Resisting hate and the rising alt-right

Before we even get into this, I need to say that I loathe the term “alt-right.”

I know, I know, I used it in my headline. I used it for the same reason so many other journalists use it — it’s short and it’s controversial.

But I’m not talking about alternative politics that are comparable to asking your waiter to substitute your fries with a salad.

I’m talking about the rise of hard-line right wing extremism like neo-Nazis, white supremacists and white nationalists. Calling this sort of extremism “alternative” only serves to disguise the fact that we are referring not only to bigots and racists, but people who advocate and support the degradation, subjugation and even genocide of people who just look or act differently than them.

So step one to resisting the spread of hate is to call a spade a spade.

And in the same vein of logic as step one, step two is to stop comparing apples to swastika-bearing oranges.

This means as much as I vehemently disagree with folks who argue taking down Confederate statues is tantamount to erasing their cultural heritage, that stance should absolutely be allowed to be voiced.

Just because I think that argument is culturally insensitive doesn’t automatically invalidate it.

Our communities should not be defined by the right or the left, but by how the two ideologies come together — the debate over whether or not Confederate memorabilia ought to be removed should continue in a respectful, collaborative fashion.

But we don’t have that luxury of civil discourse when it comes to resisting the influence of extremist hate. We always need to be taking an active stance against the ideas of racial hatred and white supremacy, or risk it spreading far and wide.

But what’s the proper way to do so?

I’ll be the first person to admit that if I protested a neo-Nazi or white supremacist rally, I’d want to grab the first hate-spewing troglodyte who gave me any excuse and make cordial introductions between their face and my fist.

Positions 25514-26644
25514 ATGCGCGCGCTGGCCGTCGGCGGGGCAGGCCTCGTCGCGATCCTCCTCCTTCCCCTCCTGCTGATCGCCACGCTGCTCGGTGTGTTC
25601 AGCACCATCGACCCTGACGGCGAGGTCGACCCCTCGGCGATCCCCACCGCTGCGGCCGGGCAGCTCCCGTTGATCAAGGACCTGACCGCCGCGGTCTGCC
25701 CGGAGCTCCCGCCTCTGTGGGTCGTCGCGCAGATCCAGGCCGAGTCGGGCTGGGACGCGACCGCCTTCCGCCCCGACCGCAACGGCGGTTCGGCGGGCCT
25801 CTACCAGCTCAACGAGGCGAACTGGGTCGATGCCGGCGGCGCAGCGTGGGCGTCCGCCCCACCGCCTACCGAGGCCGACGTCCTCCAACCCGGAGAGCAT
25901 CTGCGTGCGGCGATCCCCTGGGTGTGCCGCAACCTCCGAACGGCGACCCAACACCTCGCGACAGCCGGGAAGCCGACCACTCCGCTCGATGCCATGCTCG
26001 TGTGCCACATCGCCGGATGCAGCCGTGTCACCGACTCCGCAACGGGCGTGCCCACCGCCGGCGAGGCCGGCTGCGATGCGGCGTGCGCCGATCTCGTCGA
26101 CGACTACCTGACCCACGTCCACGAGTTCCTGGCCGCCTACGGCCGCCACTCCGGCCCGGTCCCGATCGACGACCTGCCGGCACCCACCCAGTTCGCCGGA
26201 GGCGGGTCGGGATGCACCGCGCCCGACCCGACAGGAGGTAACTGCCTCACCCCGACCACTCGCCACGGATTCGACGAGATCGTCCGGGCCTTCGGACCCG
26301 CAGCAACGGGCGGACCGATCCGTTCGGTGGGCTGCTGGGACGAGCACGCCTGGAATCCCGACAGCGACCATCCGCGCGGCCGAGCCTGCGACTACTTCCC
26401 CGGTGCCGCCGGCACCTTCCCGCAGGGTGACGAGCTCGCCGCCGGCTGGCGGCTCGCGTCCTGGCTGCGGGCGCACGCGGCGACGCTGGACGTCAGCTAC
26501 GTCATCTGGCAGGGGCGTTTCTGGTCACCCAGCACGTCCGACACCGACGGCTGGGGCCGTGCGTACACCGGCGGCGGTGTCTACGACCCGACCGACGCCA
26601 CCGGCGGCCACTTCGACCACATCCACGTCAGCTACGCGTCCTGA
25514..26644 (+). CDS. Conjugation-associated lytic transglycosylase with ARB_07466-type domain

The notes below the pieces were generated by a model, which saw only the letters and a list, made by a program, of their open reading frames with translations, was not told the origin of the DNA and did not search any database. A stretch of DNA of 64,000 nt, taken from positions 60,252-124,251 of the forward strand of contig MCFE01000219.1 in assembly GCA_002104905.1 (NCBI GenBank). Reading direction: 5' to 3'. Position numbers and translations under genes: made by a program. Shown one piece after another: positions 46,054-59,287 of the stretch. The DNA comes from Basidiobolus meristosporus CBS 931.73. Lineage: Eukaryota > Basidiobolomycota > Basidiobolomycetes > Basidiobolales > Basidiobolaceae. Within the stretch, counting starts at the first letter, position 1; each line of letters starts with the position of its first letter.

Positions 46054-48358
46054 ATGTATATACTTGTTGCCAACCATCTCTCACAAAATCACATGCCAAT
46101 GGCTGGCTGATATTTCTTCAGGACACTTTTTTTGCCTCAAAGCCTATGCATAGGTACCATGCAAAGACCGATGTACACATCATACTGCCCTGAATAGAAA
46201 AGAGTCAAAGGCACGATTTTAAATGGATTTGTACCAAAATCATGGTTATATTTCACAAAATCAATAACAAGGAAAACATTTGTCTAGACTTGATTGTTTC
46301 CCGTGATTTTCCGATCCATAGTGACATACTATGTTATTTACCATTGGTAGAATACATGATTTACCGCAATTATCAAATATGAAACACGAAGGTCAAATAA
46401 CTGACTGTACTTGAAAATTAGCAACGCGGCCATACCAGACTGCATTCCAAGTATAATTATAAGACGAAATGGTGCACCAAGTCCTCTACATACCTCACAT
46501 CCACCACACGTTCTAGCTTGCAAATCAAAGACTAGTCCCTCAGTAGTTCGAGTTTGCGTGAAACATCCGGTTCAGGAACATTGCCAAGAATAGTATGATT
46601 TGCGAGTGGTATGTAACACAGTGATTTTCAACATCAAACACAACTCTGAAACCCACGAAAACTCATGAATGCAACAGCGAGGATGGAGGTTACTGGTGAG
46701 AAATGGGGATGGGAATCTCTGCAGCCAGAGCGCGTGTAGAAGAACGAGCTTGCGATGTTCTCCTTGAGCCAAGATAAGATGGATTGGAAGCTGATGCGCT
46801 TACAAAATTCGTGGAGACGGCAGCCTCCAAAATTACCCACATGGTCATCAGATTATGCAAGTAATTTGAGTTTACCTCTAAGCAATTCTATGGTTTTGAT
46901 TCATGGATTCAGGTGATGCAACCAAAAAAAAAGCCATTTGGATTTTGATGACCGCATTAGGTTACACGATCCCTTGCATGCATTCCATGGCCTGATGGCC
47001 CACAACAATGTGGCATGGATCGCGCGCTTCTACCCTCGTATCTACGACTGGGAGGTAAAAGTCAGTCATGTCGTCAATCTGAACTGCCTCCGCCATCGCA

It might feel right in the moment, but the consequences of such a rash action reach much further than another pointless scuffle that ends in bruises, tear gas and jail time.

We can’t successfully resist hate if we give way to our base emotions and act on impulse, because extremists on any side want fighting. They want us to lose control and lash out. They want to appear as the victims so they can return the violence we give them, and given their propensity for extreme responses, they’re likely to return it tenfold against innocent victims.

We should let them spew whatever claptrap they want. It’s much better to give these people space behind a podium, rather than behind the barrel of a gun.

So to avoid inviting that sort of trouble, Morris Dee’s Southern Poverty Law Center has published a list of 10 thing you can do as an individual to resist hate groups and their messages.

The group strongly recommends counter-protests be held away from extremist rallies in an effort to deny these groups the attention and violence they crave.

“Every act of hatred should be met with an act of love and unity. Many communities facing a hate group rally have held alternative events at the same hour, some distance away, emphasizing strength in community and diversity,” SPLC writes. “These events give people a safe outlet for the frustration and anger they want to vent.”